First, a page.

Education was very important for most of the Ancient Greeks. They were curious about plants, animals, people, planets, and the world around them.
The Ancient Greeks made important advances in mathematics, science, philosophy, medicine, and more. And it all started with the education they received as children.
Did all Ancient Greek children go to school?
Except in the city-state of Sparta, only boys went to school. Boys from poor families couldn’t go to school, because school was not free.
The boys who could go to school usually started at the age of seven. Boys from very wealthy families often started learning from a private tutor at a younger age.
Girls stayed at home and learned to cook, clean, and sew. Girls from wealthier families might also learn to read and write from a tutor.
What did the Ancient Greeks learn in school?
In school, boys studied subjects like reading, writing, public speaking, and drama. They learned to play musical instruments. One of the most popular was the lyre, an instrument like a small harp. They also memorized many poems.
As they got older, they learned about mathematics, science, and philosophy too. They learned about morals and how to be good citizens. In Athens, boys learned about democracy.
In most city-states, boys also attended “wrestling school.” There, they learned to play many different sports, not just wrestling. They had to be strong and fast for fighting in the army.
Boys usually finished school around age 14. The sons of craftsmen and tradesmen would then begin to learn a trade.
The sons of wealthy nobles went to high school, where they spent four more years studying math, science, the arts, and politics and government.
In many city-states, boys had to attend military school or join the army for two years of training at age 18.
After military training, boys from wealthy families often studied under a sophist. Sophists were known as “wisdom sellers” and charged a fee to teach advanced subjects.
What were the schools like in Ancient Greece?
Ancient Greeks learned in small schools, usually with just one room and one teacher. There were about 10 to 20 boys in a classroom.
They didn’t use many school supplies. Instead of learning from books, the teacher would tell the boys information or recite poems. The boys would memorize what the teacher said and recite it back.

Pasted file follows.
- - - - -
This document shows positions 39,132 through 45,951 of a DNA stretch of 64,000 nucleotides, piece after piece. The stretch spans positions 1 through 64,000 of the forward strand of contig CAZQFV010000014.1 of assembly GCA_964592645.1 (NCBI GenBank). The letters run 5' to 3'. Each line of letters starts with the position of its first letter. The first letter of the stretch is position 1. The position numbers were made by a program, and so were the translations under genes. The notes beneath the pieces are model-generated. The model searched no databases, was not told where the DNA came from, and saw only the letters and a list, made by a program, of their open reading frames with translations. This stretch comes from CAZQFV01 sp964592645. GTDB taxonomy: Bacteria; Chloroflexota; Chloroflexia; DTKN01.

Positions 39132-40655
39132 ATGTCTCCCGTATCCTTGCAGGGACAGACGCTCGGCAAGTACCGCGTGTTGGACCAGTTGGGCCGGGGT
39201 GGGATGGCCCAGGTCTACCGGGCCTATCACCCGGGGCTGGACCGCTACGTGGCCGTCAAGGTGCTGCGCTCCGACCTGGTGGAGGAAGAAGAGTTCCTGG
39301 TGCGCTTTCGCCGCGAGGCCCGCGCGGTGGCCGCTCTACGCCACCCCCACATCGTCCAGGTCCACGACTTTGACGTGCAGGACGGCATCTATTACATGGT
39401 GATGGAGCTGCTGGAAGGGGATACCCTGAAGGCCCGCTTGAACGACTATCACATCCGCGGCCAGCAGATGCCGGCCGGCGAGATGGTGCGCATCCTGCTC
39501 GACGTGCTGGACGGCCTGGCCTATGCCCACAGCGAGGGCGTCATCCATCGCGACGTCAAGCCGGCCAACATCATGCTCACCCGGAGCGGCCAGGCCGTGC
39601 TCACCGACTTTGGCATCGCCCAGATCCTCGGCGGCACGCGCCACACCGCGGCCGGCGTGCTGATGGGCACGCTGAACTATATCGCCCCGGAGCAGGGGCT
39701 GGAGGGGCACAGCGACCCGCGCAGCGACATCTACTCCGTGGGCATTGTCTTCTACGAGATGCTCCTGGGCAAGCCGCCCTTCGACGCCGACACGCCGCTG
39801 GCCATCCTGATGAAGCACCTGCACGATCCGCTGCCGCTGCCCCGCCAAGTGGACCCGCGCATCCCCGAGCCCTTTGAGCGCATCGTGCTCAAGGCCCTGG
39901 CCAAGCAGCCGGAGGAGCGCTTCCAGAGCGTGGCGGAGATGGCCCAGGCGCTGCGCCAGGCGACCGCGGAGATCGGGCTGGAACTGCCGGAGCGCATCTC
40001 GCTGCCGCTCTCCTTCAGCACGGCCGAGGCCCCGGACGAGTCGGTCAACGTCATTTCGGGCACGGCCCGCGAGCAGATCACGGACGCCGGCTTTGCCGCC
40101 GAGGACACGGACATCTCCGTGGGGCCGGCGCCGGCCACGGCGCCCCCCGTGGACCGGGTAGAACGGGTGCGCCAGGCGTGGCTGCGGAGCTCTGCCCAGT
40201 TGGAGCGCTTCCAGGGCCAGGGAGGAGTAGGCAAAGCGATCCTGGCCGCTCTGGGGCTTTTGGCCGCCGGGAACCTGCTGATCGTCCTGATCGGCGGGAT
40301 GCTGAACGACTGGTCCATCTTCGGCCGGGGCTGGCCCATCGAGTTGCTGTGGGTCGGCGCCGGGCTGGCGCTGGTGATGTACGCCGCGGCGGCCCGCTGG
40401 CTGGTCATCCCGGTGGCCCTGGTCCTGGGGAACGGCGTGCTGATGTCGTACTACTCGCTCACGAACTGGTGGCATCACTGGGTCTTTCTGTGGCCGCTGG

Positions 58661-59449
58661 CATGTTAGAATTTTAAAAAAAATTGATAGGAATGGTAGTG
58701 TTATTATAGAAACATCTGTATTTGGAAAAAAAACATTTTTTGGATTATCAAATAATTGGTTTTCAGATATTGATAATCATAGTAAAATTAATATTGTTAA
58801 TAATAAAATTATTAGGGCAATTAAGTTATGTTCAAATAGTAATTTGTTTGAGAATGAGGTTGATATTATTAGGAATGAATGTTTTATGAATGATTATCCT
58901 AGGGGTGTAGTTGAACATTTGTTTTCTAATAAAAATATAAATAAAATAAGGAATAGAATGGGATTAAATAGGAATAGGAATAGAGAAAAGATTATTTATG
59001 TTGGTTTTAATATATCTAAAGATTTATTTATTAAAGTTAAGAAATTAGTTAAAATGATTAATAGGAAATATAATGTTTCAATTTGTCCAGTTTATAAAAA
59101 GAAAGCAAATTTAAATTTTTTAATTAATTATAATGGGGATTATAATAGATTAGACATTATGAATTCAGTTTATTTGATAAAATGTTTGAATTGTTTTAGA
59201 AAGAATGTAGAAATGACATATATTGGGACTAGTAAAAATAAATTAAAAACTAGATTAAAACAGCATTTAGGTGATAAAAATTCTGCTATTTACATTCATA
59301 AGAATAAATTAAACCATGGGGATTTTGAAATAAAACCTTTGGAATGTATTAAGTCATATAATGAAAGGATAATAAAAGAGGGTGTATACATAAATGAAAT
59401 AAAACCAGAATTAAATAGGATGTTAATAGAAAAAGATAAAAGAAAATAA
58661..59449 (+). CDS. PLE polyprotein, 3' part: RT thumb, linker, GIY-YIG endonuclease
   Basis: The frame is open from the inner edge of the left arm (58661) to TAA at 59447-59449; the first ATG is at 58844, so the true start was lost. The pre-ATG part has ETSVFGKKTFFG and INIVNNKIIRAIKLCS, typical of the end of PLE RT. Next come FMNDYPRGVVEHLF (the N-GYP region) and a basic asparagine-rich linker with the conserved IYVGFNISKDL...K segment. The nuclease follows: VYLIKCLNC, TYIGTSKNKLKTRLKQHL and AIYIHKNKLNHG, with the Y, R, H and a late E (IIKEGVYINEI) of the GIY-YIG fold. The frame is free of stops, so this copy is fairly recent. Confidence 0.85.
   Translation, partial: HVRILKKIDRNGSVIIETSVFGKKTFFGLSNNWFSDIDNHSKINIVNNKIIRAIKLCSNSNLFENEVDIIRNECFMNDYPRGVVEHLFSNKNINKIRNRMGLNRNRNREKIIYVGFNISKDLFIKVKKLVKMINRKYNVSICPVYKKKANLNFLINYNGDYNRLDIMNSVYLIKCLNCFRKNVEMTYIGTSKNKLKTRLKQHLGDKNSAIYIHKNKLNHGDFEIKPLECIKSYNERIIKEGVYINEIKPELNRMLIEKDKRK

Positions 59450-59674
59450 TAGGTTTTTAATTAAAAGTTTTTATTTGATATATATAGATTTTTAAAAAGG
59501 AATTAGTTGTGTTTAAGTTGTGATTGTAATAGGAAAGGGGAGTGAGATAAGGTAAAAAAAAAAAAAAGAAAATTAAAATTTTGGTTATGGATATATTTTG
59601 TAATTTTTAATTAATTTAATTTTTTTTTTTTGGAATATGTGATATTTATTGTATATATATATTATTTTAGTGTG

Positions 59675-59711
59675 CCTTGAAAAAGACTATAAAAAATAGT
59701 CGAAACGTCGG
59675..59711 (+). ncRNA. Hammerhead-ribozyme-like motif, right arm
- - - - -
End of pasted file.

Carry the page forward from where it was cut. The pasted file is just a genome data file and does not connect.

To write, they used wooden boards covered in layers of wax. They used a stylus, or wooden pen, to write in the wax. The pen had a flat end that the boys used to rub off or erase mistakes. From time to time, the wax was melted and reapplied.
Most of the schools had a palaistra, a field for physical education. This was where boys ran, wrestled, and learned different sports. This prepared them to be soldiers or perhaps Olympic athletes.
Education in Sparta
In almost every way, Sparta operated differently than the other Ancient Greek city-states. This was true for education too.
In Sparta, boys and girls went to school. But for boys, school was all about military training. The Spartans were known for having the strongest and most fearless soldiers.
At age seven, Spartan boys left home and started a new life at the Agoge. The Agoge was a tough military school where all the boys lived together in barracks.
They learned basic reading and writing, but their education mostly focused on athletic and military training. The boys also learned survival skills like stealing food and sleeping outside.
At age 20, Spartan boys became full-time soldiers. They joined the common mess hall with the other men. All Spartan men lived in the barracks until age 30. They didn’t get to see their wives or children often.
Spartan girls went to school too. Unlike the boys, they were able to live at home instead of attending boarding school.
The girls learned to read, write, sing, dance, and play sports like wrestling and javelin-throwing. The Spartans believed that strong women would have strong sons to join the army.
Other Interesting Facts About Education in Ancient Greece
Most Ancient Greeks believed that Athens had the best schools. The city-state of Corinth, however, had an excellent school system and thought their schools were just as good.
Socrates, an Ancient Greek philosopher, believed it was unethical to accept money for teaching young people. He gave brilliant lectures and taught young people for free.
The Greeks had a 24-letter alphabet.
Boys in school wrote in wax on wooden boards. But scholars and other professionals carved words into stone tablets or wrote on papyrus, a plant used to make paper.
Around age 20, Spartan men had to pass a test of fitness, military skills, and leadership. If they passed, they became soldiers and full citizens. If they didn’t pass, they became a perioikos.
They could own property and earn money but had no political rights and were not citizens.